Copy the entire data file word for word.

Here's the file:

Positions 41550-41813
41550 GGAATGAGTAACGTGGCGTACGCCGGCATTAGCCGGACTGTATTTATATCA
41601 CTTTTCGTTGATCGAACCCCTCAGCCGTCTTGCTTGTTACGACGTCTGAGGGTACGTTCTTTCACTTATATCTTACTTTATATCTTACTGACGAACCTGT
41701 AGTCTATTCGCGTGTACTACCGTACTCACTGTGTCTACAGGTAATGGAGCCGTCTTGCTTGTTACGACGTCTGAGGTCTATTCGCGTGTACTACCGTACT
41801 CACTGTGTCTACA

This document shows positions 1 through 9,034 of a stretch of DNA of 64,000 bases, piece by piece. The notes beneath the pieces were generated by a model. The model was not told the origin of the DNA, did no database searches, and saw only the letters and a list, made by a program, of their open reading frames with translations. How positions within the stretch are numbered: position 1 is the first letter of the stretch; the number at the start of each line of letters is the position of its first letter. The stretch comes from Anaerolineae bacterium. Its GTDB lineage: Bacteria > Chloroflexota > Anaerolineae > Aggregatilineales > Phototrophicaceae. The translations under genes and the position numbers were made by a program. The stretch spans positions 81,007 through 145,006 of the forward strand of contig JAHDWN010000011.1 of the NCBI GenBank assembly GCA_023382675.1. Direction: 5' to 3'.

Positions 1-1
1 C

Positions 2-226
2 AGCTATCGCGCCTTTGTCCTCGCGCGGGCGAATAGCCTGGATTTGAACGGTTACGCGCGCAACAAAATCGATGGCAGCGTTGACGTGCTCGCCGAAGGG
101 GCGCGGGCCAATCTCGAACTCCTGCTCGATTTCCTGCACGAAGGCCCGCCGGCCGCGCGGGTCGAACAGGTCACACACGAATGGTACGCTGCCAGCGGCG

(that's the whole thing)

Positions 41550-41813
41550 GGAATGAGTAACGTGGCGTACGCCGGCATTAGCCGGACTGTATTTATATCA
41601 CTTTTCGTTGATCGAACCCCTCAGCCGTCTTGCTTGTTACGACGTCTGAGGGTACGTTCTTTCACTTATATCTTACTTTATATCTTACTGACGAACCTGT
41701 AGTCTATTCGCGTGTACTACCGTACTCACTGTGTCTACAGGTAATGGAGCCGTCTTGCTTGTTACGACGTCTGAGGTCTATTCGCGTGTACTACCGTACT
41801 CACTGTGTCTACA

This document shows positions 1 through 9,034 of a stretch of DNA of 64,000 bases, piece by piece. The notes beneath the pieces were generated by a model. The model was not told the origin of the DNA, did no database searches, and saw only the letters and a list, made by a program, of their open reading frames with translations. How positions within the stretch are numbered: position 1 is the first letter of the stretch; the number at the start of each line of letters is the position of its first letter. The stretch comes from Anaerolineae bacterium. Its GTDB lineage: Bacteria > Chloroflexota > Anaerolineae > Aggregatilineales > Phototrophicaceae. The translations under genes and the position numbers were made by a program. The stretch spans positions 81,007 through 145,006 of the forward strand of contig JAHDWN010000011.1 of the NCBI GenBank assembly GCA_023382675.1. Direction: 5' to 3'.

Positions 1-1
1 C

Positions 2-226
2 AGCTATCGCGCCTTTGTCCTCGCGCGGGCGAATAGCCTGGATTTGAACGGTTACGCGCGCAACAAAATCGATGGCAGCGTTGACGTGCTCGCCGAAGGG
101 GCGCGGGCCAATCTCGAACTCCTGCTCGATTTCCTGCACGAAGGCCCGCCGGCCGCGCGGGTCGAACAGGTCACACACGAATGGTACGCTGCCAGCGGCG